EpiPen maker is being investigated by New York’s attorney general
The EpiPen, an important item for people with severe food allergies, has gotten a lot more expensive.
The New York attorney general’s office is investigating whether Mylan Pharmaceuticals unfairly limited competition for its emergency allergy treatment EpiPen, which has been criticized for steep price increases.
A preliminary review showed that the company “may have inserted potentially anti-competitive terms” into sales contracts with many school systems, Atty. Gen. Eric Schneiderman said Tuesday. Subpoenas for company information were issued last week.
“If Mylan engaged in anti-competitive business practices, or violated antitrust laws with the intent and effect of limiting lower cost competition, we will hold them accountable,” Schneiderman said. “Allergy sufferers have enough concerns to worry about. The availability of lifesaving medical treatment should not be one of them.”
EpiPens are used in emergencies to treat severe allergic reactions to insect bites and foods such as nuts that can lead to anaphylactic shock. They provide a single dose of the drug epinephrine and are auto-injectors, or spring-loaded syringes, that can be administered by patients themselves or by untrained people.
The price has grown to $608 for a two-pack, up more than 500% since 2007. The drugmaker has announced that it will launch a generic version that will cost $300 in the next several weeks.
Mylan, based in Canonsburg, Pa., said Tuesday that more than 700,000 free EpiPens have been distributed to more than 65,000 schools, and it has dropped a previous purchase restriction for schools that wanted more at discounts.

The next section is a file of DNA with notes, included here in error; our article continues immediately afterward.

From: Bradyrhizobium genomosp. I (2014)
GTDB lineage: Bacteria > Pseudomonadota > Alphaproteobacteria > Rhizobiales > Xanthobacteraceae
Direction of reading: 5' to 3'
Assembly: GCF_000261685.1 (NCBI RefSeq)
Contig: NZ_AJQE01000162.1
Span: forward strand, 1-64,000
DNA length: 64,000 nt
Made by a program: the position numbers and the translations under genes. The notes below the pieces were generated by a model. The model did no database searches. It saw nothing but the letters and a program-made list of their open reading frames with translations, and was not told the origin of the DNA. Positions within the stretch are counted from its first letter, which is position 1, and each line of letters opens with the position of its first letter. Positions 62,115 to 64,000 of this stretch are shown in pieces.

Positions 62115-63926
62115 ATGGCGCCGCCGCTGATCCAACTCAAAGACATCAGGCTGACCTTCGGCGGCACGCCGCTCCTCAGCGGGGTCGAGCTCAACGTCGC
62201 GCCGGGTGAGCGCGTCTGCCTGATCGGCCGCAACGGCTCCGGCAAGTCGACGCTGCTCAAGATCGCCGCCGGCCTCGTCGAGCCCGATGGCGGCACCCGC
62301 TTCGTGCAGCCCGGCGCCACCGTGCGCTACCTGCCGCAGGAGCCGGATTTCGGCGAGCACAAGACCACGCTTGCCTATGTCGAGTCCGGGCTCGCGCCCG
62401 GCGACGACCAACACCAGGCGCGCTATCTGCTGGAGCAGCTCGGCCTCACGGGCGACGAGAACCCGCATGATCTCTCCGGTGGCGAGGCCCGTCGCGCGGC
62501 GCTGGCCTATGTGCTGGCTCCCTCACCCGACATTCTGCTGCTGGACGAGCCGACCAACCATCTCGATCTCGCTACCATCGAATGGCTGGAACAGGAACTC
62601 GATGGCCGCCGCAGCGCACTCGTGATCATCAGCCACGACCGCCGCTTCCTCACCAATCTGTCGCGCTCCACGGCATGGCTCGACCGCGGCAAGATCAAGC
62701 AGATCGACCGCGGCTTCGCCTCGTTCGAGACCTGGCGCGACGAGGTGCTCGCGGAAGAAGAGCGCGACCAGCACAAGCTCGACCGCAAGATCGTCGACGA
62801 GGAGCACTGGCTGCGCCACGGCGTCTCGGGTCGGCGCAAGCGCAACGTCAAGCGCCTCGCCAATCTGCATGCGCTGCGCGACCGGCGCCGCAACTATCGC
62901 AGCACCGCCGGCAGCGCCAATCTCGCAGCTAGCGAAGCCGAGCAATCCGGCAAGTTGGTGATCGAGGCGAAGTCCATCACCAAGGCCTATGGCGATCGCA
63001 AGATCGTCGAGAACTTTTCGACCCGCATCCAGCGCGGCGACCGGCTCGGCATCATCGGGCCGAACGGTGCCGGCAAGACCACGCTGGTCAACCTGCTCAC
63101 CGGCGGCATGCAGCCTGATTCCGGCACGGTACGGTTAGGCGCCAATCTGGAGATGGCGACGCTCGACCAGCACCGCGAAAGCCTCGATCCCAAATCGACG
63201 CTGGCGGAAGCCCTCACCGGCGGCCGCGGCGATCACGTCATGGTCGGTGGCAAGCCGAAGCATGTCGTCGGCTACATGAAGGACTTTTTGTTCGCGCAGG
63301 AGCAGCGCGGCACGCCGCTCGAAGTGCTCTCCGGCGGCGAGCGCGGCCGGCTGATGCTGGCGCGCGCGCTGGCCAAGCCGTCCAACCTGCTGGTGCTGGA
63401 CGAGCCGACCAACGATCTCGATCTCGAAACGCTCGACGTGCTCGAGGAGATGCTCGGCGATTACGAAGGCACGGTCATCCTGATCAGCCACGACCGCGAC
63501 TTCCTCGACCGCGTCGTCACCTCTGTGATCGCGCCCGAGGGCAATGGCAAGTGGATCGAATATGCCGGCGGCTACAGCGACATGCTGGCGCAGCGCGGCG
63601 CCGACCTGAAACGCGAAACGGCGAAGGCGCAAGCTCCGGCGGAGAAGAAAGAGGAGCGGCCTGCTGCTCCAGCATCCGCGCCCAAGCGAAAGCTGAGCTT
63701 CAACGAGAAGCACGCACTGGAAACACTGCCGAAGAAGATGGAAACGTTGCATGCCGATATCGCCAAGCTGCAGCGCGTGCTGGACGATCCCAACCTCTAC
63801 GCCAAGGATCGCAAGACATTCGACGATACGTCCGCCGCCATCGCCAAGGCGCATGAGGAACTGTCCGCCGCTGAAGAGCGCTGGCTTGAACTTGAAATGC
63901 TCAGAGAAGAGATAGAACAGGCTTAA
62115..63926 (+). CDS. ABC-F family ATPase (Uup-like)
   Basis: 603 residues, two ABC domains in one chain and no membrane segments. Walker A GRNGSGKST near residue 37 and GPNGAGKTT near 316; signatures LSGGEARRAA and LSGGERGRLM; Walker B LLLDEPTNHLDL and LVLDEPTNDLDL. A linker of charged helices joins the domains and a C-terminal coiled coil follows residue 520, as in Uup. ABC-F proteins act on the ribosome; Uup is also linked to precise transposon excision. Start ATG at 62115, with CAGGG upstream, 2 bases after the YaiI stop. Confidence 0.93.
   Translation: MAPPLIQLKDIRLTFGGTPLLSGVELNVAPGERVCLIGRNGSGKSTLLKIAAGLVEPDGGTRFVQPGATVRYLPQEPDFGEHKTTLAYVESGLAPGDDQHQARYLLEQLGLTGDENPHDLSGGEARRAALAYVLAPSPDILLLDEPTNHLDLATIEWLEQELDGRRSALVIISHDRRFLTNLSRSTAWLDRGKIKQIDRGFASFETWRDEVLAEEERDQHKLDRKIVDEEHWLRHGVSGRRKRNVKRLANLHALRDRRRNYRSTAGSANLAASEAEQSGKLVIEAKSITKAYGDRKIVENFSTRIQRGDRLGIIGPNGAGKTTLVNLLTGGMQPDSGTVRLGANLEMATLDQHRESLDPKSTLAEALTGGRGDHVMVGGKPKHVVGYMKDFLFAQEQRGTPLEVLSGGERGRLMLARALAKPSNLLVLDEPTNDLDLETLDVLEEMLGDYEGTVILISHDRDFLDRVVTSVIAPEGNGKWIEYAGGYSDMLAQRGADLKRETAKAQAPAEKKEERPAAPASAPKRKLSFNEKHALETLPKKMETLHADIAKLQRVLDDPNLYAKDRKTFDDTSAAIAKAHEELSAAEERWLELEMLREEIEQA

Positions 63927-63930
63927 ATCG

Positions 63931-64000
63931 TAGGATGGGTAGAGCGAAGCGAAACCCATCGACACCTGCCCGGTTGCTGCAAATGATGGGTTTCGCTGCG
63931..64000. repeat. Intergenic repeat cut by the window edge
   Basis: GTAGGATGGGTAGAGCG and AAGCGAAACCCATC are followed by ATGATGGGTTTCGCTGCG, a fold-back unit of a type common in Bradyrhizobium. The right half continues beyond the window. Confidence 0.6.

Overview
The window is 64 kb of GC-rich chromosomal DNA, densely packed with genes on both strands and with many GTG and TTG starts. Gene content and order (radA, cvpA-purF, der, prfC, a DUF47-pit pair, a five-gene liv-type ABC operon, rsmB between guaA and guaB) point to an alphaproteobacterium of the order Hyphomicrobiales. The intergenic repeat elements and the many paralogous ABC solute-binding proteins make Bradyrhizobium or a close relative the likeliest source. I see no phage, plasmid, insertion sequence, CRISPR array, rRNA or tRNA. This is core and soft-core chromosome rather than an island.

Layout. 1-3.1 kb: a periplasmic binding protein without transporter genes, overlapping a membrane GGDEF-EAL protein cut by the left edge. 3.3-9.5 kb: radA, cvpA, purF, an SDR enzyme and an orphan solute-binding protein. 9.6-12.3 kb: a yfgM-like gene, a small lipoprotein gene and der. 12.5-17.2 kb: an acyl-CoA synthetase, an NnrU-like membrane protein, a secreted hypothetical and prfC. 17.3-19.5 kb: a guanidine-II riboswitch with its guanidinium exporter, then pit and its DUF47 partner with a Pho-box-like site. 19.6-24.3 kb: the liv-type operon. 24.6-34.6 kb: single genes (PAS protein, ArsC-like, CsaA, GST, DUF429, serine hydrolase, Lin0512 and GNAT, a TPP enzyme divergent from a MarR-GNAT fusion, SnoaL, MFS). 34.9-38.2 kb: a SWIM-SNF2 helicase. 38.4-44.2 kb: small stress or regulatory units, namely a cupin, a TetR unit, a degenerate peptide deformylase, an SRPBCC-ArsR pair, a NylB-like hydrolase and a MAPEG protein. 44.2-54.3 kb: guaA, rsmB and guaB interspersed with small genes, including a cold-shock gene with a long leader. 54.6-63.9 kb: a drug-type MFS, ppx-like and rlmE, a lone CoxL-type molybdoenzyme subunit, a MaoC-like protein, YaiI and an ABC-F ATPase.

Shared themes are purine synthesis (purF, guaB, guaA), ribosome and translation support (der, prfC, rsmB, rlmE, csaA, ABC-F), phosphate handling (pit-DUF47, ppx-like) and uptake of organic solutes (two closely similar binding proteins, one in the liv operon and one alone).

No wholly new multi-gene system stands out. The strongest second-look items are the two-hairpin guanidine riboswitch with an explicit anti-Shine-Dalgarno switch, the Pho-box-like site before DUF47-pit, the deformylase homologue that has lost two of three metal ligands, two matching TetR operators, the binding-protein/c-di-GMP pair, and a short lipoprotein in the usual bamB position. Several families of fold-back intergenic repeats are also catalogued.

“The program continues to adhere to all applicable laws and regulations,” Mylan spokeswoman Nina Devlin said. “There are no purchase requirements for participation in the program, nor have there ever been to receive free EpiPen auto-injectors.”
Meanwhile, a New York legislator introduced a bill to authorize pharmacists to dispense little-known and cheaper generic epinephrine auto-injectors under a brand-specific prescription without having to get a new prescription from the doctor.
“Mylan has spent billions of dollars making EpiPen a household name synonymous with epinephrine, but there are lesser-known products such as generic Adrenaclick which can be purchased for approximately $140 for a two-pack,” said Senate Health Committee Chairman Kemp Hannon, a Long Island Republican.
He noted that the essential difference is that the Adrenaclicks injector — by Amedra Pharmaceuticals, based in Horsham, Pa. — has two caps instead of one.
2:50 p.m.: This article was updated with additional details.
This article was originally published at 10:55 a.m.
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